Again and again we hear the same story: the banks don’t understand my business; the banks won’t give me enough money; the banks won’t lend to me because I don’t have a property, the banks make it too hard to do anything.

 

It wasn’t long ago that we sat down with a customer, and he said, verbatim, “I don’t care what you charge me, as long as I don’t have to deal with the banks again.

 

General business sentiment and research confirms what we’re being told: the Financial System Inquiry report, set to establish a direction for the Australian financial system, noted a severe inability for SME’s to access sufficient credit, and also recognised their comparatively increased security requirements compared to both consumers or large businesses.

 

Firstly – Why? Why do the banks seem so against lending to SME’s? Their rhetoric in the press and marketing material seems to directly contradict the way they act.

It’s first important to note that while it’s easy to be critical of the banking environment, we’re privileged in that we have four very successful, very profitable, and very safe banks. This doesn’t always exist elsewhere in the developed world, and they’re one of the material reasons Australia remained relatively insulated from the worst effects of the GFC.

So, why don’t they make it easier to lend to SMEs? Quite simply, in our opinion and experience, because they don’t have to. It’s much easier to lend $100 million to one customer than $1 million to 100. When you’re already profitable and successful, like the Australian banks are, you can be a lot pickier about who your customers are. Except for the very lowest risk customers (i.e. those with hard unencumbered property assets), the banks don’t need to lend to SMEs. And as every business owner would understand – who doesn’t want to make the most profit from the least amount of work?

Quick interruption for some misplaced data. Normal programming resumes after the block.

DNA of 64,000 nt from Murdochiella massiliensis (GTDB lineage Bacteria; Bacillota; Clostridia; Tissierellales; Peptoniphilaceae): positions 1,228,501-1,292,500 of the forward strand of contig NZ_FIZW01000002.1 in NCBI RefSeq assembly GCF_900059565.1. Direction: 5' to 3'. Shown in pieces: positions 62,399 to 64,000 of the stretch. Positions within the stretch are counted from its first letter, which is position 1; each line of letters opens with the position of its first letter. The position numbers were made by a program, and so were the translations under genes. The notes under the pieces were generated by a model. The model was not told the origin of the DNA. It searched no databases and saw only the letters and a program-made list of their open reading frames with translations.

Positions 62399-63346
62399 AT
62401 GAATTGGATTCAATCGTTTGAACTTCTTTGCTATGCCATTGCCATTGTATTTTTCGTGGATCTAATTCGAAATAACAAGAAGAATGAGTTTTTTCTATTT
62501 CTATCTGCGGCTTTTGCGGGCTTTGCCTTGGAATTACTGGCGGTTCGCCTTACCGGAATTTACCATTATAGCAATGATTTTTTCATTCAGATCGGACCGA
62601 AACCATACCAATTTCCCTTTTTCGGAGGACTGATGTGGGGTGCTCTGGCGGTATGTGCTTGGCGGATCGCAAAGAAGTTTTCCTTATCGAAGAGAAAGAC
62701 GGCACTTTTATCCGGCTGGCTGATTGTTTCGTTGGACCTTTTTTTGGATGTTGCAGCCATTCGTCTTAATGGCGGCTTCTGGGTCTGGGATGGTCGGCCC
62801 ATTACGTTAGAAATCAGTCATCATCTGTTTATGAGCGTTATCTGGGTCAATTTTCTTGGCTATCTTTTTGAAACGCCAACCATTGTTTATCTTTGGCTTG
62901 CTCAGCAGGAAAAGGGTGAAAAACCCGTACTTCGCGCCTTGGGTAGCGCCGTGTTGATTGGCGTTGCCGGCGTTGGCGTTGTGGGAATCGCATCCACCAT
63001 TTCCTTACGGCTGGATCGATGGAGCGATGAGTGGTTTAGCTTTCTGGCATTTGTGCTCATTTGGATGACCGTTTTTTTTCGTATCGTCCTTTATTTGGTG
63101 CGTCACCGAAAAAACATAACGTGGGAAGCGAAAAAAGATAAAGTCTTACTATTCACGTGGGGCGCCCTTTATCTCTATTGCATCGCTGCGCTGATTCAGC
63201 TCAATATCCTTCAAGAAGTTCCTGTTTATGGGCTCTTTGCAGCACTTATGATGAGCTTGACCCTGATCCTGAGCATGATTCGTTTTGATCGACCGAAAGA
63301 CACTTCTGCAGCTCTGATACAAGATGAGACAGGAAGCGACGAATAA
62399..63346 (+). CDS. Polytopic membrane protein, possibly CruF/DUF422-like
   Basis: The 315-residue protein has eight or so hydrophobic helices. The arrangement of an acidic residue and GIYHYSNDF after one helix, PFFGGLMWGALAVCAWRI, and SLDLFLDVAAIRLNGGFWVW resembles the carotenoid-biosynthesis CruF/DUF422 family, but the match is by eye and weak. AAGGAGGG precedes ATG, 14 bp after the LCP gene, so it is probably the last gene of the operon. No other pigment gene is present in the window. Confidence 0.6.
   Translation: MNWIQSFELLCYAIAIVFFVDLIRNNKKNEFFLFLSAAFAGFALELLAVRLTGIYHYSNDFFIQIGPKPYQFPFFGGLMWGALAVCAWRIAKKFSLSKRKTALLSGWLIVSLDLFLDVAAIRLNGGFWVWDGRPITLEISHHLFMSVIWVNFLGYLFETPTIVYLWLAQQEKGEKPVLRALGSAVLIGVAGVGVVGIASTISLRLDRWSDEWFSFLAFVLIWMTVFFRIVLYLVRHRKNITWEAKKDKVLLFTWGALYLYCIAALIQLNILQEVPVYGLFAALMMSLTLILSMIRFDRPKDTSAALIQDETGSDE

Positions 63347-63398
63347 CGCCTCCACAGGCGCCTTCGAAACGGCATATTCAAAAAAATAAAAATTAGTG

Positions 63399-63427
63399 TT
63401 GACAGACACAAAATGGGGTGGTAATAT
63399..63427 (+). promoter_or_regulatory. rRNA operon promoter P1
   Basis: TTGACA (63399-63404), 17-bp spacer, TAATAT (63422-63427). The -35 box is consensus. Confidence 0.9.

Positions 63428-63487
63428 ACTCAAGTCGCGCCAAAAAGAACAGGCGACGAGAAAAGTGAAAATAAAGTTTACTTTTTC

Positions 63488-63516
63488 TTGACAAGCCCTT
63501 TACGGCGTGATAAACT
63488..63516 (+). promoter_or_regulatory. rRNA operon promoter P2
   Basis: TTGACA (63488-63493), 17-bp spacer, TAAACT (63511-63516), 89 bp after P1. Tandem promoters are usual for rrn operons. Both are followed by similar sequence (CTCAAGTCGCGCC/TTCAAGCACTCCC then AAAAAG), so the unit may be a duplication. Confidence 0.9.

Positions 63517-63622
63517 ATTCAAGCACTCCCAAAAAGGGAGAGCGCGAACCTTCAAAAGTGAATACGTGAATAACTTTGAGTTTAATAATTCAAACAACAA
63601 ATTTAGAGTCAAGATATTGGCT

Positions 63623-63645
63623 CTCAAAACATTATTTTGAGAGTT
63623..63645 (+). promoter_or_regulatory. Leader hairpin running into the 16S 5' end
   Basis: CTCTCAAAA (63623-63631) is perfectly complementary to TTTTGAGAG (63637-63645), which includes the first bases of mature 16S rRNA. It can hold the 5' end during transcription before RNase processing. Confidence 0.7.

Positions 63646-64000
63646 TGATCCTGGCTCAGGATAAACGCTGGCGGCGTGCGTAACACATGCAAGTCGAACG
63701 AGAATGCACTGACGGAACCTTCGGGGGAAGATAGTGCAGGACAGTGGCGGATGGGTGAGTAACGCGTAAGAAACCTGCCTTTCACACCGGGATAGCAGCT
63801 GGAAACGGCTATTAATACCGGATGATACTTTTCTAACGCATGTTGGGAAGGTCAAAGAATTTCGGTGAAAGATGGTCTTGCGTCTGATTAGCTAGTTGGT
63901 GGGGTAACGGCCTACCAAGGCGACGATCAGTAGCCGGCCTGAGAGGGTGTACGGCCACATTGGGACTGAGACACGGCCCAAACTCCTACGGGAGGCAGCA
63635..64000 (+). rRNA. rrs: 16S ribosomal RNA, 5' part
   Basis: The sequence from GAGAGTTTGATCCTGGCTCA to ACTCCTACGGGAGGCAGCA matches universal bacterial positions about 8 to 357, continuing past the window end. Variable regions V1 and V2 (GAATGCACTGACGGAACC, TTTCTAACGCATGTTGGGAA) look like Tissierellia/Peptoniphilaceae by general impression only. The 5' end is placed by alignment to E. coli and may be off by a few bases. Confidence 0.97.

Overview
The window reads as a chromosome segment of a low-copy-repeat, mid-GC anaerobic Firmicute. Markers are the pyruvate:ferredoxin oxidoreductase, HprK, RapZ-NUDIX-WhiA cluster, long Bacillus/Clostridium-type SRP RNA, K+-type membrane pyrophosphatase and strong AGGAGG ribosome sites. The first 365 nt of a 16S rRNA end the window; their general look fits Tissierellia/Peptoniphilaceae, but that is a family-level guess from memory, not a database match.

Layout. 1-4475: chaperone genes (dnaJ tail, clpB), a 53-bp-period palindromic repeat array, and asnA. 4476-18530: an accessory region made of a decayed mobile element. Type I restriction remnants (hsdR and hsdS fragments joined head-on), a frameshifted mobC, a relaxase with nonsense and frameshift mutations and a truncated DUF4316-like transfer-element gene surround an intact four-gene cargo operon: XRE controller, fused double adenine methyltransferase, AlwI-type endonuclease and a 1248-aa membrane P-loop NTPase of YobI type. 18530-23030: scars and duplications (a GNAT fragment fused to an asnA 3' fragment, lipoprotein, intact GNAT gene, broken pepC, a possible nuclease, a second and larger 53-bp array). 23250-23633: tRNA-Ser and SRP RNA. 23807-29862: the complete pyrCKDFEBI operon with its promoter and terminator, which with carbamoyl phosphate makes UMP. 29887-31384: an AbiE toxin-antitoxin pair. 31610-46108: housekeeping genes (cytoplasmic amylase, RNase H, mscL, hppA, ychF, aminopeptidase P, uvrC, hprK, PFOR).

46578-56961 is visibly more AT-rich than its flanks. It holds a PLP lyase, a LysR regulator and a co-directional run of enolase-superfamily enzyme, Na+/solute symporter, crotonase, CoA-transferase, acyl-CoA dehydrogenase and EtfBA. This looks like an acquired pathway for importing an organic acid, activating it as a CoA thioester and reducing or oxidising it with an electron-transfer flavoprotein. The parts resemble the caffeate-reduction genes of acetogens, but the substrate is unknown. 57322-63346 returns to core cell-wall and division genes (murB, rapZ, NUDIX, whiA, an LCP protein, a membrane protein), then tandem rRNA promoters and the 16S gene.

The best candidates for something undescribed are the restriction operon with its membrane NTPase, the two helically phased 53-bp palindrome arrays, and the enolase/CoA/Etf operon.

We’d propose that another reason there’s a reticence to inject genuine funds into the SME channel is the rise of the non-bank lenders. There’s been an enormous growth in the asset-based lending space (which includes Trade Finance, Debtor Finance and Leasing) and in line with the hypothesis above: banks would rather lend to the non-bank lenders doing the lending than lend to the SME’s themselves – one customer, less work.

 

Secondly – What can you do about it?

The good news is there is now a myriad of financing options outside the traditional “bank overdraft”. The banks are like the department stores of the financial world – they have everything available, but specialise in nothing.

Non-bank lenders live and breathe the same air as SME’s – their lifeblood is the SME market, so they understand it. And increasingly, SME’s are learning that these financing options are more than just alternatives, they’re the best option for realising their growth aspirations.

Understand your alternatives. Read about what Debtor and Trade Finance are. Learn about the players in the market. Ask other SME owners and operators how they finance their business. What was once a taboo topic is now a much more acceptable discussion, as the negative connotations regarding non-bank finance often do not apply.

 

Today, banks aren’t the only option for healthy businesses.

 

Moneytech is an Australian commercial finance organisation specialising in Trade Finance (Credit Express) and Debtor Finance (Confirmed Capital). We aspire to become trusted partners of our customers.  We support their growth by both understanding their business, and creating innovative financial products based on their feedback which fulfils their needs. Continue to our web site to learn more, or call us on 1300 858 904.